The Pentagon and the Trump administration have issued confusing and at times contradictory messages on the United States’ positions on Iraq and Iran amid an escalation of global tensions following the United States’ assassination of Iranian commander Qassem Soleimani.
On Monday, the U.S. Command in Baghdad issued a memo to the Iraqi government that appeared to suggest the United States would withdraw U.S. forces from the country. The memo came after the Iraqi Parliament’s vote to expel all U.S. military forces from Iraq. But only hours after the memo was released, Defense Secretary Mark Esper said the U.S. was not withdrawing troops from Iraq, prompting a wave of questions and confusion that ended only after Chair of the Joint Chiefs General Mark Milley admitted to reporters that the memo was a “poorly worded” draft and that it was released by mistake.
The Pentagon also contradicted President Trump Monday, saying the United States would not attack Iranian cultural sites, and acknowledged that attacking cultural sites without military justification is a war crime. Over the weekend, President Trump threatened to target 52 locations in Iran, including cultural sites, if Iran retaliates against the U.S. Trump said the number 52 was for Iran’s taking of 52 hostages 40 years ago.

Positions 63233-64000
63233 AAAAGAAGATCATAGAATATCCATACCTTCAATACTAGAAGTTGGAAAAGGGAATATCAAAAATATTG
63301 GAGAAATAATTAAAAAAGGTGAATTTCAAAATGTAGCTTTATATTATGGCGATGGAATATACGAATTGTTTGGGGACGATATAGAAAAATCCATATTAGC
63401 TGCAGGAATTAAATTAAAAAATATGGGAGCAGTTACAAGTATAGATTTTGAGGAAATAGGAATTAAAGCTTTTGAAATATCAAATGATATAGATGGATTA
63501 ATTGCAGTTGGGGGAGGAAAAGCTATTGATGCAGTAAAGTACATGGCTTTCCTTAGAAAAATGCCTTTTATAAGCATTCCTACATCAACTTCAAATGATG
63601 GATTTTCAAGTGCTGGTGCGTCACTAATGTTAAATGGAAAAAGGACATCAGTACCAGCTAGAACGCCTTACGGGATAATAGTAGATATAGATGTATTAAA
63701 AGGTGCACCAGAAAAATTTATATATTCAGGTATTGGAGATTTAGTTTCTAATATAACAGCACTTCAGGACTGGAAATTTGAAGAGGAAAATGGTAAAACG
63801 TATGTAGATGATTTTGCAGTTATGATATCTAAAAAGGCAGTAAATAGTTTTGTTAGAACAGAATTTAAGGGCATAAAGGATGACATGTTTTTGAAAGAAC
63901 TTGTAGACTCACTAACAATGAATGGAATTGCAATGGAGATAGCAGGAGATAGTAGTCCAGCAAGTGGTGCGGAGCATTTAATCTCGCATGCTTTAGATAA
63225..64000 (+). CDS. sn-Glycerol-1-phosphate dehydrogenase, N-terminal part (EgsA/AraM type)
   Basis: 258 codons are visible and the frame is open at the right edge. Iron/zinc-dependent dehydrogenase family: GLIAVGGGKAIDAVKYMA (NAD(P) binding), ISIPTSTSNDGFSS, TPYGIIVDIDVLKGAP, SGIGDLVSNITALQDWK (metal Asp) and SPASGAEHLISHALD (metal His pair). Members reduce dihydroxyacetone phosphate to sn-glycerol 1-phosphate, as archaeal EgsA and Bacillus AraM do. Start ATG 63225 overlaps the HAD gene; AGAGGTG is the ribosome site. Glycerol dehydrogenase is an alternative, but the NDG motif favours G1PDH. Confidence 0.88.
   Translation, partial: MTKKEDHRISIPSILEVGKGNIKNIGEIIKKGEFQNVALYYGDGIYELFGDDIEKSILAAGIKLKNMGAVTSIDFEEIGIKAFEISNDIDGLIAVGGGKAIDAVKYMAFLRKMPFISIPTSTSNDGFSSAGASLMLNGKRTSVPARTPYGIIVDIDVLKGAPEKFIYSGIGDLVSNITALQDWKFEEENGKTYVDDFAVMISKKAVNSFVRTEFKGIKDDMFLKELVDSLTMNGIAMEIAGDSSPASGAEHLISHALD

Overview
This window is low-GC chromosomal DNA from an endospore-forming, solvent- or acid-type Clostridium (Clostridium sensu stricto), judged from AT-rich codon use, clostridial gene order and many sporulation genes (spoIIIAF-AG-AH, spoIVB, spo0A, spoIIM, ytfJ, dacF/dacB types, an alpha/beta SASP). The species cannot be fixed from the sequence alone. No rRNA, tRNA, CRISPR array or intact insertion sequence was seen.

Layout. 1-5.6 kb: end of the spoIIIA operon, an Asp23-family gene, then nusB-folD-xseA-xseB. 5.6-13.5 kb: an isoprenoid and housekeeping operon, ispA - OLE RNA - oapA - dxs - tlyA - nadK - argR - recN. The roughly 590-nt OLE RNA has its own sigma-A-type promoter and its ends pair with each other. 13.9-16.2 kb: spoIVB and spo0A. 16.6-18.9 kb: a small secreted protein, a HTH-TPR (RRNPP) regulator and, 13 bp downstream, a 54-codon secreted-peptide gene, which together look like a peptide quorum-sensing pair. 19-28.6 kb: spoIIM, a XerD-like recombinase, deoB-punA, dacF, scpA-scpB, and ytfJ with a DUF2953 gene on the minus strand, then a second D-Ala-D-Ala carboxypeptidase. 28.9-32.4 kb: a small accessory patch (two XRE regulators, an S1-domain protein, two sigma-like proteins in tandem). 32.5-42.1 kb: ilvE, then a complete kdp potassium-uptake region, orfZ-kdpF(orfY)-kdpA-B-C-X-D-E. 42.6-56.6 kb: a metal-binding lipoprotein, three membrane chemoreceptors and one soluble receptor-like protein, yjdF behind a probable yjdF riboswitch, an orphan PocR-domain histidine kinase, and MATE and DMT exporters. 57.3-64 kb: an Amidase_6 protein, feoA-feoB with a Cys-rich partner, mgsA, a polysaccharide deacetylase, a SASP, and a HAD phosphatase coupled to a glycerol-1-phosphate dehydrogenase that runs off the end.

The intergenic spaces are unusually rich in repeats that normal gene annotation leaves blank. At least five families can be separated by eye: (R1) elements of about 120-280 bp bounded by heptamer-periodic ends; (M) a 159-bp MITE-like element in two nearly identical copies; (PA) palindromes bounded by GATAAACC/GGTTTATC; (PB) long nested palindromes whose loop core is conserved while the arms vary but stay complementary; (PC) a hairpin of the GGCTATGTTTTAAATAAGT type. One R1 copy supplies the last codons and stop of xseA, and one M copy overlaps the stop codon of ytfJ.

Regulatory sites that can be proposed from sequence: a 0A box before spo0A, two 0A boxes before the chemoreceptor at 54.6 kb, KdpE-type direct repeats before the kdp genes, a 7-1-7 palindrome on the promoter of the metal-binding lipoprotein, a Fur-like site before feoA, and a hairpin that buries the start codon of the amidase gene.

The United States also denied a visa to Iranian Foreign Minister Javad Zarif, who was slated to address the United Nations Security Council in New York later this week. Denying him a visa is a violation of a 1947 United States-United Nations agreement. European powers are continuing to call for a de-escalation of the tensions. This is French Foreign Affairs Minister Jean-Yves Le Drian.
Jean-Yves Le Drian: “The situation is serious, very serious. There is a sequence of escalations which is becoming very worrying and which, if it continues, can lead to a situation of conflict. Yes, it’s true. And that’s why we need to mobilize all of our efforts in order to stop this very disturbing process, which can lead us to a disaster, which can then get out of control.”
Meanwhile, there are reports that dozens of people were killed in Iran during a stampede at the funeral procession for General Qassem Soleimani in his hometown in the southeastern city of Kerman. Over a million people in Iran and Iraq have poured into the streets to mourn his death.
The New York Times is reporting that Iran’s Supreme Leader Ayatollah Ali Khamenei told officials in a meeting at Iran’s National Security Council that he wants the retaliation for Suleimani’s assassination to be a direct attack on U.S. interests, carried out by Iranian forces — not Iranian proxies.
And more details have emerged about how the Border Patrol detained and questioned as many as 200 Iranian Americans at the U.S.-Canada border over the weekend. The New York Times reports some of those detained were questioned for hours, including being interrogated about their opinions on the United States and the situation with Iran.Print